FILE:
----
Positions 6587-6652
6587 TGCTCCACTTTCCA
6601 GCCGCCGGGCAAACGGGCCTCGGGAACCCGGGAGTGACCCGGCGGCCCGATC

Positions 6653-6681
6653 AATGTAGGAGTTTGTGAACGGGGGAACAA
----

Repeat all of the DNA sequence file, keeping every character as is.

Positions 6587-6652
6587 TGCTCCACTTTCCA
6601 GCCGCCGGGCAAACGGGCCTCGGGAACCCGGGAGTGACCCGGCGGCCCGATC

Positions 6653-6681
6653 AATGTAGGAGTTTGTGAACGGGGGAACAA